One of Donald Trump’s companies prepared financial estimates for its lenders and investors that were "rosier" than the projections it used internally, a financial analyst for the company said in a deposition obtained by BuzzFeed News.
The testimony concerns Trump’s $200 million project to transform the Old Post Office building — a taxpayer-owned landmark just five blocks from White House — into a luxury hotel. The company developing the hotel is owned by Trump and three of his children, Ivanka, Donald Jr., and Eric.
Lenders were told the hotel could earn millions of dollars more than the more conservative, internal estimates, the financial analyst, Raymond Flores, testified. He said those internal projections "generally tend to err on the side of being pretty conservative."
Later he said, “And then there are other projections where, you know, we're pitching to a lender or an equity source, where it's rosier." With these projections, he said, “we’re pushing the boundaries of — we're pushing ranges of reasonability at those — at those projections to show, you know, what the hotel could be."
He defended the more aggressive projections, saying the company would not have put them forth “unless we could reasonably stand by them,” but his testimony gives a forensic look into how the company developing Trump's D.C. hotel operated.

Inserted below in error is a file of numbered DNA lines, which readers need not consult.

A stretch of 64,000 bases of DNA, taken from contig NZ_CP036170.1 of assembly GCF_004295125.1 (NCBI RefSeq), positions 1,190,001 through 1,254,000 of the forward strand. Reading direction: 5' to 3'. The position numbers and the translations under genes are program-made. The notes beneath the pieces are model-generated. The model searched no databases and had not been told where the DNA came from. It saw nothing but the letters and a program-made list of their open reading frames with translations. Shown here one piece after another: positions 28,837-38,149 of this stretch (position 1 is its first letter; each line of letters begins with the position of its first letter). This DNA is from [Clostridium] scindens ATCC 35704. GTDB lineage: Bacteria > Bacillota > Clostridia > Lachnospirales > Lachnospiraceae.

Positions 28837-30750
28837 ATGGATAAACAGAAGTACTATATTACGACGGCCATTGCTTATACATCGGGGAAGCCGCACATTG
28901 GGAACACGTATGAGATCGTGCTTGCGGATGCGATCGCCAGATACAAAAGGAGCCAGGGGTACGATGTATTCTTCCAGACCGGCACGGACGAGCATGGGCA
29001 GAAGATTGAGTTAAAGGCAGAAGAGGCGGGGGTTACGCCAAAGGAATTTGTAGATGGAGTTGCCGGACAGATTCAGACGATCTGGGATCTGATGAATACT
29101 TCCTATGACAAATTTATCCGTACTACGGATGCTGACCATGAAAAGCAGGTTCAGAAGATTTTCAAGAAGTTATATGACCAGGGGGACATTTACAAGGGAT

Representatives from the Trump campaign and the Trump Organization did not respond to requests for comment Friday evening. But earlier this week, before the full depositions were released, a spokesperson for the Trump Organization emailed BuzzFeed News the following statement: “Because no one can predict the future, it is standard practice in virtually every industry for businesses to run multiple financial models analyzing projected performance based on varying outcomes. Once again, this is yet another example of the media attempting to make something out of nothing.”
Financial experts say many companies prepare multiple sets of projections, and there’s nothing inherently illegal about that. The potential trouble arises when projections are used to misrepresent what management knows to be true.
From a legal perspective, a projection about the future is more opinion than fact, said Robert Bartlett, a professor at the University of California Berkeley School of Law who specializes in securities regulation and capital markets. Still, he added, the existence of two sets of books could help illuminate the matter.
"It smells a little fishy," he said. "If the internal set of books was what they held out to themselves as the true and likely scenario, then that would seem to be circumstantial evidence that the rosy projections were not honestly held projections."
Flores spoke in a deposition that was taken in May by attorneys for Geoffrey Zakarian, a celebrity chef and restaurateur who pulled out of the hotel project after Trump’s incendiary comments about Mexicans last summer. Trump's lawyers had sought to keep much of the deposition out of public view. On Thursday, BuzzFeed News filed a motion asking the court to release the full testimony.